New Internationalist

Colombia

Issue 257

new internationalist
issue 257 - July 1994

Country profile: Colombia

Where is Colombia? Colombia is a country of paradoxes. Nobel prize-winning writer Gabriel Garcia Marquez set his mythical town of Macondo in the Caribbean coastal region of Colombia and for many observers the strange goings on in his town pale in comparison with those of the republic as a whole.

A central paradox is the way the country's history of electoral competition, thriving intellectual and cultural life has existed alongside a history of civil war and political violence between the two parties that continue to dominate Colombia (Liberal and Conservative). Since the last of these civil wars in the 1950s, when more than 250,000 people died, the two traditional parties have negotiated a pact but in so doing have closed the political order to all other forces.

The last few decades have been characterized by the often violent efforts of other groups (such as the M-19 guerrilla movement) to force an entry into the political system. Underlying these demands for participation are the extreme injustices of a deeply unequal social and economic order.

Another of Colombia's paradoxes is located in the economy. The formal sector is now fairly healthy, having been modernized and diversified away from dependence on coffee. But most people live and work in the unmeasured, unregulated informal sector.

In a few decades Colombia has changed from having a 70 per cent rural population to having a 70 per cent urban one. People in the countryside have been forced to go and search for land in ever remoter parts as commercial agriculture and cattle ranching have taken over the best lands. Often their only means of survival since the late l970s has been to grow coca, the plant that yields cocaine. Meanwhile the State has abandoned those who migrated to the cities. With no welfare and little formal sector work, survival includes anything from street selling to criminal activities, in particular those associated with the rise of the cocaine industry. Cocaine has brought with it a gun culture and murder rates in Medellin are amongst the highest in the world.

Cocaine-related violence frequently hits the headlines but a less publicised violence is also commonplace: that carried out by the forces of the State against opposition movements. Using the excuse of anti- guerrilla warfare, the army and paramilitary groups have targetted all opponents of the status quo, in particular peasant leaders, social and political activists. Over 1,500 leaders of the Patriotic Union party for instance have been assassinated since it was set up in 1985. Amnesty claims that over 20,000 people have been killed for political reasons since 1986.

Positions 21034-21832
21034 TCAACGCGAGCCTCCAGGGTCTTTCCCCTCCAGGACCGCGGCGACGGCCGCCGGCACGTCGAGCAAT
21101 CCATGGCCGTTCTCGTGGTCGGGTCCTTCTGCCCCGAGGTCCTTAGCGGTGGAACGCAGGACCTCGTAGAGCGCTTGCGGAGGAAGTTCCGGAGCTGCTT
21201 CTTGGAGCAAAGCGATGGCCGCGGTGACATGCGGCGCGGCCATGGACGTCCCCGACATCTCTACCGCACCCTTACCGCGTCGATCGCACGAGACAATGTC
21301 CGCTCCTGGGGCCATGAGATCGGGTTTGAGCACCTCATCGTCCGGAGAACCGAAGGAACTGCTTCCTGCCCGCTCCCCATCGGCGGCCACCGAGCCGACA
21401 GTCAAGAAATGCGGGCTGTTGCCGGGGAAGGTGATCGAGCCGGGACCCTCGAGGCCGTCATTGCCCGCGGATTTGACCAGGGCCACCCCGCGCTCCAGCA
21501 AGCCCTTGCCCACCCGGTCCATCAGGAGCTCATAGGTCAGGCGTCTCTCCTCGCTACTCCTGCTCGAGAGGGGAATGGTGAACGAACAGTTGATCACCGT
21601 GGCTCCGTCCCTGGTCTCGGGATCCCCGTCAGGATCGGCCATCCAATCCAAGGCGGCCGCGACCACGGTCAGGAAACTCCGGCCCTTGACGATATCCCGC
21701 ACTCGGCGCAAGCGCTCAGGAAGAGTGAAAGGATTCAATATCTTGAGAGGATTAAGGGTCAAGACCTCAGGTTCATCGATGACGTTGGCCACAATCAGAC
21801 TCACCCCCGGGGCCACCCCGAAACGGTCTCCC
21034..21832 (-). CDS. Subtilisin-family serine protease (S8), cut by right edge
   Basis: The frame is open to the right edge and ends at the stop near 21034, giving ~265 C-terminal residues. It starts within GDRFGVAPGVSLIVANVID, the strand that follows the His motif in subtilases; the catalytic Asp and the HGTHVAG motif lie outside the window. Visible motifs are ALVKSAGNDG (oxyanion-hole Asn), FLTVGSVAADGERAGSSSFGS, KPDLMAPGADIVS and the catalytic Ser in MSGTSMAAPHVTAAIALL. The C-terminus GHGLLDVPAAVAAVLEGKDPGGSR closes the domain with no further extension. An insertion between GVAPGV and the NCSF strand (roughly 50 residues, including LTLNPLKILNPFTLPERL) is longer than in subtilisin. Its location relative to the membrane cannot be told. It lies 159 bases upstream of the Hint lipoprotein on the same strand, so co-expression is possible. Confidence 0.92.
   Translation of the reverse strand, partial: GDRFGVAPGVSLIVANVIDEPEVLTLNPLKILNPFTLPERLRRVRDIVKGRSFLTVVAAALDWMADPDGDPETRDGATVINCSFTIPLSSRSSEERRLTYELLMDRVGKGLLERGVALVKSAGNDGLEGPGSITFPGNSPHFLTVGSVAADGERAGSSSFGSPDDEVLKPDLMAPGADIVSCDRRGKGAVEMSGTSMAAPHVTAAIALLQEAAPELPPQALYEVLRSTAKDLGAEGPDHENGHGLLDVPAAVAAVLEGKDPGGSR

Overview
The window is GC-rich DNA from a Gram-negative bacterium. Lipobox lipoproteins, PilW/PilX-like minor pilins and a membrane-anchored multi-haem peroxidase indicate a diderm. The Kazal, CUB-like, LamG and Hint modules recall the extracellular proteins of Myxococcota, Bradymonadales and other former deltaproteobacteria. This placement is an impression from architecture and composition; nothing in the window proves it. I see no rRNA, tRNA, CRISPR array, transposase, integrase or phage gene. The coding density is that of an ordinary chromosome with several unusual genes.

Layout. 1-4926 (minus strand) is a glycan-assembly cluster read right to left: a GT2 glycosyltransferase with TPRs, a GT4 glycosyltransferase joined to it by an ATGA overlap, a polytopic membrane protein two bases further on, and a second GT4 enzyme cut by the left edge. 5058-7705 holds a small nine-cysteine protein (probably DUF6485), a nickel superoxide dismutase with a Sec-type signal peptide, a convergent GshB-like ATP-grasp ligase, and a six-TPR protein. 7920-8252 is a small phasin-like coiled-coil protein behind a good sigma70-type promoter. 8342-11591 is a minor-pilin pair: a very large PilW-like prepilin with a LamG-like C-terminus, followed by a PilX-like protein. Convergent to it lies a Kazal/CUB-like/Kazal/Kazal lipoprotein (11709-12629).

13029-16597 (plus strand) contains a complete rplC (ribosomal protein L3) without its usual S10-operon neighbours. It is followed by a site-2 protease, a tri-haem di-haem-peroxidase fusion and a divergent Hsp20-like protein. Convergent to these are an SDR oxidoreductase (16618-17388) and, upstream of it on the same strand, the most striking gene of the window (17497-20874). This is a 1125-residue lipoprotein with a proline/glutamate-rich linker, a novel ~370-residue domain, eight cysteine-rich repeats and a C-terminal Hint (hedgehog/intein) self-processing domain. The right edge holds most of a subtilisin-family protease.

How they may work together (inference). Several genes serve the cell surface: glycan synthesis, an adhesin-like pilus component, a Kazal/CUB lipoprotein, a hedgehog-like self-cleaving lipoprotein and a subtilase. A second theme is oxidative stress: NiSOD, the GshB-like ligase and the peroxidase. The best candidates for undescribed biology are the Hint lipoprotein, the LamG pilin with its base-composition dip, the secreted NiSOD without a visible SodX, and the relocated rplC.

Though formally viewed as one of Latin America's democracies, Colombia is a country whose élites have stopped at nothing to defend their wealth and privileges.

Jenny Pearce

AT A GLANCE

LEADER: Presidential election run-offs between Ernesto Samper and Andrés Pastrana.

ECONOMY: GNP per capita US $1,260 (US $22,240).
External debt (1991) US $18,086 million. Coal and oil coming on stream will enable diversification from coffee (Colombia is second largest producer after Brazil). Also bananas, flowers, tobacco, cotton, sugar cane and cocoa. Dollar earnings distorted by huge receipts from cocaine.
Monetary unit: Peso
Main exports: Coffee, coal, petroleum.
Main imports: Mechanical and electrical equipment; chemical products.

PEOPLE: 33.4 million Health Infant mortality 17 per 1,000 live births (US 9 per 1,000).

CULTURE: About 2 per cent population are Indians, about 6 per cent black descendents of slaves, rest are of European descent or mestizo, mixed indigenous/white.
Religion: Roman Catholicism
Languages: Spanish and Indian languages.

Sources: Human Development Report 1993, Inter-American Development Bank report, 1992 The State of the World's Children 1994, The Americas Review 1993/4.

Last profiled in January 1982

 

STAR RATINGS

[image, unknown]

INCOME DISTRIBUTION [image, unknown] [image, unknown]
Very unequal: lowest 40% of households have 12.7% of income.

1982 [image, unknown] [image, unknown]

[image, unknown]

LITERACY [image, unknown] [image, unknown] [image, unknown] [image, unknown]
87% High levels of adult literacy, but inadequate schooling in many rural areas.

1982 [image, unknown] [image, unknown] [image, unknown] [image, unknown]

[image, unknown]

SELF-RELIANCE [image, unknown] [image, unknown] [image, unknown]
Coal and oil reserves will ease dependence on coffee; huge earnings from cocaine.

1982 [image, unknown] [image, unknown] [image, unknown]

[image, unknown]

FREEDOM [image, unknown]
Official democracy/press freedom, but high levels of state political violence.

1982 [image, unknown] [image, unknown]

[image, unknown]

POSITION OF WOMEN [image, unknown] [image, unknown]
Weight of Catholicism and machismo heaviest on poor urban and rural women.

1982 [image, unknown] [image, unknown] [image, unknown]

[image, unknown]

LIFE EXPECTANCY [image, unknown] [image, unknown] [image, unknown] [image, unknown]
69 years. Among the highest in South America (US 76 years).

1982 [image, unknown] [image, unknown] [image, unknown]

 

POLITICS

Politics now

Politics then
1982


Liberal party; executive presidency.

 

NI star rating

EXCELLENT
GOOD
FAIR
POOR
APPALLING
[image, unknown] [image, unknown] [image, unknown] [image, unknown] [image, unknown]
[image, unknown] [image, unknown] [image, unknown] [image, unknown]
[image, unknown] [image, unknown] [image, unknown]
[image, unknown] [image, unknown]
[image, unknown]

previous page choose a different magazine go to the contents page go to the NI home page [image, unknown]


This first appeared in our award-winning magazine - to read more, subscribe from just £7

Comments on Colombia

Leave your comment